...continued from part 1.
Turn of the Century:
As the century turned over, so did the many leagues in the New England area. Although the area was a hotbed of soccer at the time, it had a hard time keeping continuous teams and leagues afloat. Immigrant populations began to turn over generations as well, and with that came desire to gravitate towards American created sports, most notably baseball. The desire for immigrant populations, and especially their children, to become more 'American' left the game constantly needing to rely on new immigrant populations to feed the game. Of course the Southern New England area was booming with immigrants at the time, due to industry, so the turn over was quite quick, and helped fuel the love of the game year after year. This infatuation with becoming more 'American' didn't undermine the importance of soccer in the region at the time, but rather stunt the long term growth. Still, the area was poised to help justify it's name as soccer's Golden Triangle.
With the new century came the countries first true professional league. The American League of Professional Football was very short lived, only lasting a season. However, the league was important, because it showed the hunger for a professionally organized game in the country. The six team league comprised of teams from the Northeast, included a team associated with National League Baseball team from Boston. The Boston Beaneaters were the forebears of the Boston Braves, which now reside in Atlanta, with the same nickname. Immigration issues cut short the life of the league, as teams were accused of illegally employing players from the British isles, who were not proper U.S. citizens. The pressure caused the league to fold after just one season of play, in 1894.
For about 12 years following the collapse of the APFL, the game remained entirely amateur in this country. Teams like the Fall River Rovers, Howard & Bullough F.C. (Pawtuckett, R.I.) and various predicessors to New Bedford F.C. (which later became New Bedford Whalers) had endured years of league changes, and amateur style football until the formation of the Southern New England Soccer League.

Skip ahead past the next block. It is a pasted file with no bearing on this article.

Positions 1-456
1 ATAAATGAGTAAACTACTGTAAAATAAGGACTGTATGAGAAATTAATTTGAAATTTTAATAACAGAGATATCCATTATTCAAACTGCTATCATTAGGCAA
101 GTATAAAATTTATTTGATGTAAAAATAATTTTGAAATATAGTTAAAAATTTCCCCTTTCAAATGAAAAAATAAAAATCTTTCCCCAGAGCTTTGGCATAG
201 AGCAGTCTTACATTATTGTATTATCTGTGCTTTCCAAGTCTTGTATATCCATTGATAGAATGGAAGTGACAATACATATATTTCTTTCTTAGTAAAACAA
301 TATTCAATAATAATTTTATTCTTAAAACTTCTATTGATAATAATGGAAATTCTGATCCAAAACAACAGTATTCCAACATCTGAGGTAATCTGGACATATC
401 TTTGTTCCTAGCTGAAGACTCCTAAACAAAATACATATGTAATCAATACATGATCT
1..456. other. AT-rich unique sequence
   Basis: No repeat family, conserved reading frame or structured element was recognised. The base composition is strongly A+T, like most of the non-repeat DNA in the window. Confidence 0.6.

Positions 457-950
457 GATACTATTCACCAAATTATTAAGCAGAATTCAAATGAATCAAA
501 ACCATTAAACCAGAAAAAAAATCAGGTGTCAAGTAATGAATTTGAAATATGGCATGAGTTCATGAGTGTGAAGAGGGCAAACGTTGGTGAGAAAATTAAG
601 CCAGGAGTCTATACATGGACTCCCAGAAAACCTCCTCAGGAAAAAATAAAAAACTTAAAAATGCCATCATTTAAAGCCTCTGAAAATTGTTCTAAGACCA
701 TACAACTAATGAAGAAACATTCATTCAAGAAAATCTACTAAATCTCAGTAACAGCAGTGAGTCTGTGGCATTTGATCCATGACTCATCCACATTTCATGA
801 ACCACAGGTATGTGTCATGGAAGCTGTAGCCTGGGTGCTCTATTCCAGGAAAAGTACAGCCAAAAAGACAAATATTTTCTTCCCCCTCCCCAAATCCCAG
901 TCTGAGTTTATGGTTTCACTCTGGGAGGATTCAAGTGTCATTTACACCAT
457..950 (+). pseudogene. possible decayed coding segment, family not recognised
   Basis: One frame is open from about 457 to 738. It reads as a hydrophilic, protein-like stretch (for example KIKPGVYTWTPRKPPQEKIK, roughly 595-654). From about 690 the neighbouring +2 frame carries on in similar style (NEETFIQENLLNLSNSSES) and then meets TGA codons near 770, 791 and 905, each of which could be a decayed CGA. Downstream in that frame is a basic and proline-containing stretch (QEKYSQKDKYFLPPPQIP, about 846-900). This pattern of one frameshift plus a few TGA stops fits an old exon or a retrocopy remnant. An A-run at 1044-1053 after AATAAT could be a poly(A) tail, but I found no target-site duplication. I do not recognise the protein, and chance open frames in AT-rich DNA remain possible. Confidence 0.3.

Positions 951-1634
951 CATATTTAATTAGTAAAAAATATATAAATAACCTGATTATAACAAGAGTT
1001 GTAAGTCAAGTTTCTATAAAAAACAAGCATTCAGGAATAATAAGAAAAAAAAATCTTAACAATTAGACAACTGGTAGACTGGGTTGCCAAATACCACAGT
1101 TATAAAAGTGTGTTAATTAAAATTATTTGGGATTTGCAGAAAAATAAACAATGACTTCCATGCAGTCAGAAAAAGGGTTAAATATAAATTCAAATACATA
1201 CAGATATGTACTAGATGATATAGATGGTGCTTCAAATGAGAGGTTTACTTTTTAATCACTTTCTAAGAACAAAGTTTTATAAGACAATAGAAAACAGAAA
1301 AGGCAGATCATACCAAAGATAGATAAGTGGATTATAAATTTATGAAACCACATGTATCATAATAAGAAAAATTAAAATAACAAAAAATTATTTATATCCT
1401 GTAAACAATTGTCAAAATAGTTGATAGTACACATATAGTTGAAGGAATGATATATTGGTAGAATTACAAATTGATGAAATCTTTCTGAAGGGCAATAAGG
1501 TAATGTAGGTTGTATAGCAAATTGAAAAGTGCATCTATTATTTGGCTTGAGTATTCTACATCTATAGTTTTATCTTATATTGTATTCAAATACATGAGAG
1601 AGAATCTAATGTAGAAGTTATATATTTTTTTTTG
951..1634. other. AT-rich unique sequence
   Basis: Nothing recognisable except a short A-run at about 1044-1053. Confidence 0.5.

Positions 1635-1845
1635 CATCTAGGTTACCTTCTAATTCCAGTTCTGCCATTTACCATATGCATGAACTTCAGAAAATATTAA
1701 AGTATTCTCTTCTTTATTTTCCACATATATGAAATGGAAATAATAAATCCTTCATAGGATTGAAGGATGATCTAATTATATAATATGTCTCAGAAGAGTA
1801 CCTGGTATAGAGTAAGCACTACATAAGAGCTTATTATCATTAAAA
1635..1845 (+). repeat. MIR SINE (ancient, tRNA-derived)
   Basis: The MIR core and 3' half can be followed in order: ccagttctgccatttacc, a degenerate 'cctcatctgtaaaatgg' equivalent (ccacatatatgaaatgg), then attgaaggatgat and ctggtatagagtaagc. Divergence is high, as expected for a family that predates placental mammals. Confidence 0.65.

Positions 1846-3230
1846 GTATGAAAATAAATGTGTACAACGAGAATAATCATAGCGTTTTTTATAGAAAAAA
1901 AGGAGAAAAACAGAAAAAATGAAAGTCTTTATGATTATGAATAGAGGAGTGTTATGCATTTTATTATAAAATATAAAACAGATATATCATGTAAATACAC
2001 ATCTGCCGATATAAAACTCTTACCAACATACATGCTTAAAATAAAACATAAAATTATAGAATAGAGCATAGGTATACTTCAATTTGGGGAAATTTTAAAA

The rival league at the time, the National Association Foot Ball league had also sprung up around that time. The league included a few Boston teams such as Bunker Hill F.C., and Essex County F.C. This league also included a team which would soon become the greatest rival to the New England areas dominance, Bethlehem Steel F.C. Neither of the Boston teams ever won the league.
The Fall River Rovers were still among the best teams at the time. They carried their American Cup success over to the National Challenge Cup (which is known today as the US Open Cup). They reached three consecutive finals, between 1916 and 1918. However, they managed just one trophy, in 1917. The Rovers were met in the finals all three years by legendary Pennsylvania club, Bethlehem Steel F.C. The first meeting of the two clubs (1916) would cement this rivalry as maybe the most fierce in the United States. The hotly contested Cup Final was one of the first indications of fan violence in the region. The game controversially ended with a penalty being awarded to Bethlehem late in the match. Near the conclusion of the game, another controversial call went against the rovers, and a pitch invasion ensued. Tensions between these two clubs were also heightened by nationalistic ideals and pride. The Rovers were made up almost entirely of locally born players from the, where as Bethlehem was a club with a heavy British influence.
The 1917 National Challenge Cup Final saw the Rovers exact revenge from the game of the previous year. They beat Bethlehem 1-0 on an early goal. In 1918 Rovers and Bethlehem would play the rubber match of their cup rivalry. This time the game fittingly was tied after regulation. In those days overtime was not a part of the rules of the game, and a replay of the match was scheduled. Bethlehem handled Fall River in the replay, 3-0. This would be the last time the two teams would meet, and although they only met 3 times, the rivalry had become something of a legend that would unite the two soccer hotbeds as rivals throughout the next decade.